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Pyridine bottle and sample.jpg
Pyridine sample and bottle.
Pyridine structure.png
IUPAC name
Other names
Jmol-3D images Image
Molar mass 79.10 g/mol
Appearance Colorless liquid
Odor Nauseating, rotten fish-like
Density 0.9819 g/mL (at 20°C)
Melting point −41.6 °C (−42.9 °F; 231.6 K)
Boiling point 115.2 °C (239.4 °F; 388.3 K)
Solubility Miscible with ethanol, diethyl ether, ethyl acetate, DMSO, isopropanol, methanol, petroleum ether
Vapor pressure 16 mmHg (20°C)
Acidity (pKa) 5.25 (for the conjugate acid)
Viscosity 0.88 cP
Safety data sheet ScienceLab
Flash point 21 °C
Lethal dose or concentration (LD, LC):
891 mg/kg (rat, oral)
1500 mg/kg (mouse, oral)
1580 mg/kg (rat, oral)
9000 ppm (rat, 1 hr)
Related compounds
Related compounds
Except where otherwise noted, data are given for materials in their standard state (at 25 °C [77 °F], 100 kPa).
Infobox references

Pyridine, also known as azine, is an organic compound consisting of a benzene ring with one =CH- group being replaced by a nitrogen atom, giving the chemical formula C5H5N.



Pyridine is a weakly basic due to the lone pair on its nitrogen atom, and forms a stable hydrochloride salt when reacted with hydrochloric acid. It readily forms many coordination complexes with transition metal ions, as do its derivatives, 2,2'-bipyridine and terpyridine. Stronger Lewis bases can be subsituted for these ligands, making these complexes useful precursors.

Pyridine is a useful Lewis base in organic chemistry. It is a precursor to piperidine, another organic building block, which can be prepared by hydrogenation in the presence of a catalyst. In addition, pyridine can function as a polar solvent within which reactions can occur. Pyridinium chlorochromate, produced from pyridine and chromic and hydrochloric acids, can be used to oxidize primary alcohols to aldehydes and secondary alcohols to ketones.


Pyridine is a clear liquid at room temperature with a disagreeable "fishy" odor, described by some as "rotten fish". Pyridine has historically been added to ethanol to denature it, owing to its very bitter taste. It is miscible with water and polar solvents. It is also highly flammable, with a flash point of only 17 °C, but an autoignition temperature far outside the range of those commonly encountered.


Pyridine can be purchased, though not cheaply, from several online chemistry suppliers in nearly pure form.


Pyridine can be prepared in one route useful to the home chemist by the catalytic decarboyxlation of niacin (nictotinic acid) at the boiling point of pyridine (115.2 °C) using copper chromite, in which pyridine vapor distills off and can be condensed. The copper chromite used is easily produced from copper ammonium chromate (produced from copper sulfate and ammonium dichromate) through strong heating to cause decomposition. The same synthesis may be accomplished at temperatures in excess of 300°C using calcium oxide instead. It is also created by a catalyzed vapor phase reaction between ammonia, formaldehyde, and acetaldehyde.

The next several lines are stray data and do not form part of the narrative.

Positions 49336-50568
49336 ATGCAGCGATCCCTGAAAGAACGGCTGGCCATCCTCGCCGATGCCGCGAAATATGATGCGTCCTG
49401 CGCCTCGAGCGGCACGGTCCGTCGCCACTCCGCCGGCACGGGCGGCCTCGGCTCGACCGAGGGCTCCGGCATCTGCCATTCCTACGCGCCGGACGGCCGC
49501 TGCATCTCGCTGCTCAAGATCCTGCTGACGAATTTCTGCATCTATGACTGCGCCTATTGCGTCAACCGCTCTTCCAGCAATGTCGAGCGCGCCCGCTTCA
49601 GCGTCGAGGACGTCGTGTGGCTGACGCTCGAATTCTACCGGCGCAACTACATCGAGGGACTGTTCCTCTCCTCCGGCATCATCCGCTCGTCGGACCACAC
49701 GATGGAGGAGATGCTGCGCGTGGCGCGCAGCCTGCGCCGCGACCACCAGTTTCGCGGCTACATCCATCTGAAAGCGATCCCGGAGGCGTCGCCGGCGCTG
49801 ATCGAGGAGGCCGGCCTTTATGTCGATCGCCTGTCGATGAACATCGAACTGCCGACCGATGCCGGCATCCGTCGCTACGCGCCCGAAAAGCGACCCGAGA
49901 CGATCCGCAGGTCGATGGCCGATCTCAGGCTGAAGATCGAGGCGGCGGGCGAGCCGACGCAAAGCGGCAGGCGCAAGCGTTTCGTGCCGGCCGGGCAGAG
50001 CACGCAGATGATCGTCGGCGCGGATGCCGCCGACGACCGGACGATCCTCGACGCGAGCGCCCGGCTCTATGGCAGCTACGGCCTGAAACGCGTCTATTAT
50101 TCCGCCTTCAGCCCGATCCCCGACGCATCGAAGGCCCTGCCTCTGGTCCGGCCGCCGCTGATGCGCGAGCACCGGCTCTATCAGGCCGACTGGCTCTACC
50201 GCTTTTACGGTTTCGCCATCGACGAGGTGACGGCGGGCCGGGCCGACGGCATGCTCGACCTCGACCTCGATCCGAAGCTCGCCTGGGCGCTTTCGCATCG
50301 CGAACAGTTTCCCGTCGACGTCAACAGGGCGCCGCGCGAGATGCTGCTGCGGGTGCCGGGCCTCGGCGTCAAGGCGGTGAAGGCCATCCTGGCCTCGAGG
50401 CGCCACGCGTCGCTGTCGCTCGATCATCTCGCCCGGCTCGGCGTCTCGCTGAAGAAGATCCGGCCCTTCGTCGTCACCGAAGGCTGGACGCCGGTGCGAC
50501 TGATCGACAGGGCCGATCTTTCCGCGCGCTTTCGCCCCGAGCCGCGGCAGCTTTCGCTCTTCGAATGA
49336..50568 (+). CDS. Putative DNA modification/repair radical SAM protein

Pyridine can also be derived by distillation from either coal tar or, historically, bone oil, a product of the destructive distillation of bones which contains several useful reagents if properly separated. However, you will need a large amount of oil, and consequently lots of bones. Fractional distillation is required to purify the compound.


  • Piperidine synthesis
  • General solvent



Pyridine is toxic and possibly carcinogenic, causing a myriad of health issues if exposure is high. Because it is easily detectable by its strong unpleasant smell and unlikely to be consumed due to its very bitter taste, chances of serious or lethal exposure are low. Pyridine is also very flammable, with a flash point of only 17 degrees. As such, any reactions or use of pyridine should be done away from ignition sources and with proper fire safety equipment on hand.

It is often said that pyridine can cause instant male sterility on intake, but these claims are difficult to substantiate.


Pyridine should be stored in closed bottles away from any reagents, in a special chemical storage cabinet.


Burning pyridine will generate lots of carbon monoxide, soot, VOCs and unburnt pyridine. The resulting smoke will have a putrid smell, which is why, if you want to do this, never do it inside and if you do it outside, avoid populated areas! Diluting it with a more flammable solvent and burning it this way will reduce the smoke odor, though it's best to use an incinerator for this.

Pyridine can be destroyed by adding it dropwise in a fresh solution of Fenton's reagent. Since the oxidation will aerosolize a small amount of pyridine, this is best done outside. As pyridine has a strong and unpleasant smell, do not do this indoors!

Adding water or an acid to pyridine will generate copious amounts of a white mist, which consists of very fine pyridine salt, resulted from the reaction of pyridine and acid vapors. This will adhere to objects, clothes, furniture and will release pyridine in contact with a stronger base.


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